Potential starting rotation for the Yankees next season


Now that two key offseason questions have been answered, it’s time for the Yankees to focus on strengthening one of their weaknesses from last season, their starting rotation.

Last weekend was eventful for the Yankees, first, the team named Aaron Boone their new manager and then, it was revealed that two-way Japanese player Shohei Ohtani, ruled out playing in the Bronx.

Signing Ohtani would have been a low risk, high reward move for the Yanks, but now it’s clear that he had his personal preferences, since day one.

Ohtani should’ve let teams know his intentions from the start but now it’s time to move on. The two-way player would’ve helped the Yankees, providing another arm in the rotation and power at the DH spot. Not having him around doesn’t change where this team is going.

Last season the Yankees were one game away from reaching the World Series, however getting to the Fall Classic and winning it are very different things; in order to go all the way, the team needs to put the Ohtani drama behind them and address the future of the starting rotation, as soon as possible.

The good news for the Yankees is that Luis Severino, Masahiro Tanaka and Sonny Gray are back, giving the 2018 rotation a great core.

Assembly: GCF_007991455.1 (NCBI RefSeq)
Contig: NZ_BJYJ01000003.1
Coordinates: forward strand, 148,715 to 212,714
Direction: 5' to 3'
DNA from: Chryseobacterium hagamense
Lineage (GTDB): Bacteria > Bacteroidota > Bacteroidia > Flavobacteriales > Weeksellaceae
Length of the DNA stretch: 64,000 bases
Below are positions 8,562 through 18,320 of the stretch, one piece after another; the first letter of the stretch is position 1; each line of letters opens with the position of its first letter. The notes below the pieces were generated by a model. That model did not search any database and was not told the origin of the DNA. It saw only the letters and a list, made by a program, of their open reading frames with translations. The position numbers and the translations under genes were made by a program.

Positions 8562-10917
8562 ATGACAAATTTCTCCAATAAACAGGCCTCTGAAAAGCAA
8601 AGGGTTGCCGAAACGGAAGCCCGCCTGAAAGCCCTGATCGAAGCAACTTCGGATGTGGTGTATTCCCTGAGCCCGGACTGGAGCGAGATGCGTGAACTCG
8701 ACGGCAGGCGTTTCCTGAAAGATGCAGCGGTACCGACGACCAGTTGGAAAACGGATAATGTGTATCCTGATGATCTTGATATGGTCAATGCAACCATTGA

Severino finished third in the American League Cy Young voting — after leading the team with a 2.98 ERA and 230 strikeouts over 193 1/2 innings, while limiting his home runs allowed to 0.68 per game.

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The right-hander is expected to be the team’s ace and he’ll likely get the opening day start.

Tanaka finished the season strong, posting an 0.90 ERA and an 0.65 WHIP with 18 strikeouts and just three walks in 20 innings over three postseason starts. There’s no reason to believe he can’t be the ace he was two years ago.

As for Gray, he has been consistent throughout his career and if healthy, should be a solid contributor at the top of the starting rotation. Gray ranked 42nd amongst starters in run support per game (4.7), but he was able to finish with a career-high 8.5 Strikeouts Per 9 Innings (K/9).

Gray did, however, struggle in the postseason, as evidenced by his 4.32 ERA over 8 1/3 innings, but that’s a small sample size and he did manage to keep the Yankees alive in Game 4 of the ALCS. A full season in New York and some

A full season in New York and some much-needed run support will do him wonders.

While Severino, Tanaka and Gray fill the first three spots of the starting rotation, no Ohtani means that two slots are open, and negotiating a new deal with CC Sabathia should be among Brian Cashman’s first priorities.

Sabathia is 37-years-old but he was one of New York’s best starters last season, leading the team with 14 wins while providing invaluable clubhouse leadership.

Without Sabathia, the Yankees wouldn’t have made it as far as they did and he’s more than capable of filling one of the final rotation spots.

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The Yankees are stacked with talent in their lineup and bullpen. Setting up the starting rotation is still a work in progress but the pitchers that will fill the front part of the rotation have what it takes to set the back part up for success.